During those years at the University of Virginia, I was featured on numerous television and radio shows, including the Discovery Television Channel, National Public Radio, and BBC Radio. I was quoted on a variety of wellness topics in USA Today, New York Times, Mothering Magazine, Baby Talk Magazine, and Rolling Stone Magazine, and I had articles published in numerous college health and other educational journals. I also served on the Executive Board of the American College Health Association (ACHA), the Steering Committee for the National Task Force on School Health through the Association for the Advancement of Health Education, and the Review Panel for ACHA HIV Teacher Education Grant with the Centers for Disease Control.
I have written four health-related books, well, actually, if you include the follow up revised editions, let’s make it eight. My first book, Into the Mouths of Babes (Betterway Publications, 1984) was one of the first infant nutrition books ever published that offered nutritional guidance and recipes for feeding children a healthy vegetarian diet. The second edition (Betterway Books, an imprint of F & W Publications, Inc., 1995) was written during my years at the University of Virginia. The third (completely updated and lovingly revised) edition of Into the Mouths of Babes: A whole foods nutrition guide to feeding your infants and toddlers (2013, Balboa Press, a division of Hay House), is the book I am most passionate about sharing. My vision for this book is that it will support the loving feeding of the world’s children with the most important ingredient of all–love.
You may also want to know about my latest book, Wellness Wisdom: 31 Ways to Nourish Your Mind, Body, & Spirit (2007, 2011). It’s a practical and inspirational guide to nourishing YOU. Readers tell me they keep it on their nightstand.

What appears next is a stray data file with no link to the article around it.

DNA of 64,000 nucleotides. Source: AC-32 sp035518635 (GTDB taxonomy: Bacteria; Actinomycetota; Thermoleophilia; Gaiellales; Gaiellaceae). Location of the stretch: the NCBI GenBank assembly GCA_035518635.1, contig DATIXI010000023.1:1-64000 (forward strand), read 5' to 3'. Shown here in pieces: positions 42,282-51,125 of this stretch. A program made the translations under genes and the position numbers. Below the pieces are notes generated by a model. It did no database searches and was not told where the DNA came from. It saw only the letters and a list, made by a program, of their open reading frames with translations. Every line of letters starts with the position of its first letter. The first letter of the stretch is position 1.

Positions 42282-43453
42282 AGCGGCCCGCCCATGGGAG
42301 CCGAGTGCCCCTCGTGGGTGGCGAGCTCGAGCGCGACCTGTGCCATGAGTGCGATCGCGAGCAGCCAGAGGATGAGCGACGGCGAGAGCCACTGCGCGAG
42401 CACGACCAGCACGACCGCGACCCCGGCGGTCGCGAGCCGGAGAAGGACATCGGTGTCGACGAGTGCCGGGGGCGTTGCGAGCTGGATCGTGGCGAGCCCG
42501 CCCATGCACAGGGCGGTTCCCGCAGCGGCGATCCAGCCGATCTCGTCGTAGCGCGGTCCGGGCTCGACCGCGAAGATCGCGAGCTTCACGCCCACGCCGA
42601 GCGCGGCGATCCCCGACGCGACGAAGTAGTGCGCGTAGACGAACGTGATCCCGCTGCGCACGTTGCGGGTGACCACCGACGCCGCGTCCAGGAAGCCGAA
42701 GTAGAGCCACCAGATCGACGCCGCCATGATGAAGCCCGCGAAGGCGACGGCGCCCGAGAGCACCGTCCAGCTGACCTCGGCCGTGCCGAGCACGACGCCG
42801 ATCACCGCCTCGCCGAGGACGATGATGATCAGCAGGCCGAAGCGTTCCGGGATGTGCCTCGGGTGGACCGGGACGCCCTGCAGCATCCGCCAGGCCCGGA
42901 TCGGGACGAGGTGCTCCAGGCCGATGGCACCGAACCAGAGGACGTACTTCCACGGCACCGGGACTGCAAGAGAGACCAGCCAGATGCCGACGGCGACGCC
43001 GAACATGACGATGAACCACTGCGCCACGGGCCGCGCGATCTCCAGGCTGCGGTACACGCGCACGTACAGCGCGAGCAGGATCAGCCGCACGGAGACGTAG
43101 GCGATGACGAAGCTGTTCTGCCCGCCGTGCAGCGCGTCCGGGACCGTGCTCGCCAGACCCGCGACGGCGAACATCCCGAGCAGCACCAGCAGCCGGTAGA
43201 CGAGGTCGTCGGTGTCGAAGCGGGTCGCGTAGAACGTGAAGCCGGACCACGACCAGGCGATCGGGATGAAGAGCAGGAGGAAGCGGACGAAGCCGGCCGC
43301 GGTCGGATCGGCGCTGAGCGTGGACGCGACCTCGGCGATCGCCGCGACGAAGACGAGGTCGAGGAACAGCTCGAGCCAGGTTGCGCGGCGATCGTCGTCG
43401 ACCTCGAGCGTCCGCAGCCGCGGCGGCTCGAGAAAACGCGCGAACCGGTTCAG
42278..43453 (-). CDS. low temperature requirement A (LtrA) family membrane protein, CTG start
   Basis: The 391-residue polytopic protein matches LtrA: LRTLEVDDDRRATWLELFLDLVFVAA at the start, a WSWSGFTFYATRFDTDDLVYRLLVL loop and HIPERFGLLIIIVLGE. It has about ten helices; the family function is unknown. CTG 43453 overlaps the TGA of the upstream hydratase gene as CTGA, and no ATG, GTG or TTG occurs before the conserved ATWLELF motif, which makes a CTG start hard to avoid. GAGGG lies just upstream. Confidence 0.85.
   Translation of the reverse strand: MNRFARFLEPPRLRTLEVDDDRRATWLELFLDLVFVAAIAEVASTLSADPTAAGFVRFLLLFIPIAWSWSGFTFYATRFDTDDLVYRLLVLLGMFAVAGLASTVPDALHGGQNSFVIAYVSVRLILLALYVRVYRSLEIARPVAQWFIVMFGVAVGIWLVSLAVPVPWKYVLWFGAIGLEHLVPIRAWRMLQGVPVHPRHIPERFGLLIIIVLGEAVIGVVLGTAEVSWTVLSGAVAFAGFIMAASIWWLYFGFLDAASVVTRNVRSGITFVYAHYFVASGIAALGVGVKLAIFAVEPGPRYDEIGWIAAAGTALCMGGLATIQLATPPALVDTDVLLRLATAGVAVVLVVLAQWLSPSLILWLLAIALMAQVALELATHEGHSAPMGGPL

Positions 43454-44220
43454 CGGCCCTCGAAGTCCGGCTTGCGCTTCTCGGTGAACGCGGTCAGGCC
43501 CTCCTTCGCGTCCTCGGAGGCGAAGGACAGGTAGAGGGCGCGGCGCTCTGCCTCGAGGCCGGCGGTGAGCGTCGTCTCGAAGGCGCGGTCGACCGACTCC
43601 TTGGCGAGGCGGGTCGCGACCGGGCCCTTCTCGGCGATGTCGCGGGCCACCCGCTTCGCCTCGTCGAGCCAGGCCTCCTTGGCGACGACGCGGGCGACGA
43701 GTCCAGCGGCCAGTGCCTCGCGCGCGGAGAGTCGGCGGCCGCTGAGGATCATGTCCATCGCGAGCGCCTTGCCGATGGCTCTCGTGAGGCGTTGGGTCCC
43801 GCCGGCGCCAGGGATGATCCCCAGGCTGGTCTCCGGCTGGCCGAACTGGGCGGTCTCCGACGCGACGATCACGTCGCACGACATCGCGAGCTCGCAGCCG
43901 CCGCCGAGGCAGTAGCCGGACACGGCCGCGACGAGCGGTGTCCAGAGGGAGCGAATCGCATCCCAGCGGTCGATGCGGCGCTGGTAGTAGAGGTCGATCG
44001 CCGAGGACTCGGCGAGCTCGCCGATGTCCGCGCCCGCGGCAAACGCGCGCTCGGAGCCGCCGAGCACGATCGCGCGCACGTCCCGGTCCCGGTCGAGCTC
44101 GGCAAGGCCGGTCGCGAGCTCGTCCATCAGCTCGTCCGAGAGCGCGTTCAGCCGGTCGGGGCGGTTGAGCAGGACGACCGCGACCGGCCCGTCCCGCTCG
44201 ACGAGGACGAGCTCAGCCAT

“Susan Tate is a joyful, enthusiastic, cosmic cheerleader for life, health,
∼Marc David, Nutritional Psychologist, founder of the Institute for the Psychology of Eating,
and bestselling author of
Nourishing Wisdom and The Slow Down Diet: Eating for Pleasure, Energy, & Weight Loss
My second book title was about as distant from the topic of infant nutrition as one could imagine: AIDS Education: Effective Teaching Strategies. (J. Weston Walch, Publisher, 1988). Why did I decide to write a book about AIDS? During a “simple” surgical procedure I had in 1983, the doctor missed and hit an artery, which resulted in life-saving surgery and a massive blood transfusion. I soon found myself exploring more about AIDS (it had just been discovered in the blood supply), and that was before it had the word “HIV” added to it. The first blood testing became available two years later and I was profoundly grateful to test negative.
It seems I was one of the first teachers in the United States to teach high school students and university students about this new virus. Since I wanted to share this information, my teaching techniques, and a compassionate view of this disease with other educators, I found myself researching and writing this second book, and two years later wrote the second edition with the revised title: AIDS & HIV Education: Effective Teaching Strategies. (J. Weston Walch, Publisher, 1988, 1990.)
“The importance of AIDS And HIV Education: Effective Teaching Strategies is clear. Many teachers have been reluctant to teach HIV/AIDS–not for moral or philosophical reasons, but because they felt poorly prepared or because they lacked resources. This text makes HIV and AIDS education for youth manageable. And it is AIDS education that will make AIDS manageable.”
~Richard P. Keeling, MD
Former President of the International Society for AIDS Education
(Dr. Keeling wrote this in the foreword of my book,
AIDS And HIV Education: Effective Teaching Strategies).
After years of teaching sexuality to high school students and then college-age students and listening to way too many girls and women telling me they had been sexually abused or assaulted, I wrote my third book, Working Together to Prevent Sexual Assault (J. Weston Walch, Publisher, 1995). This book was also targeted to educators so they could better teach and support both females and males on this topic. I asked Mark Benn, Psy.D., my college health colleague at Colorado State University, to co-author this book with me. I wanted a male perspective and a layer of psychological safety in the words I wrote and shared on this sensitive topic. These earlier books were written under my former name, Susan Tate Firkaly.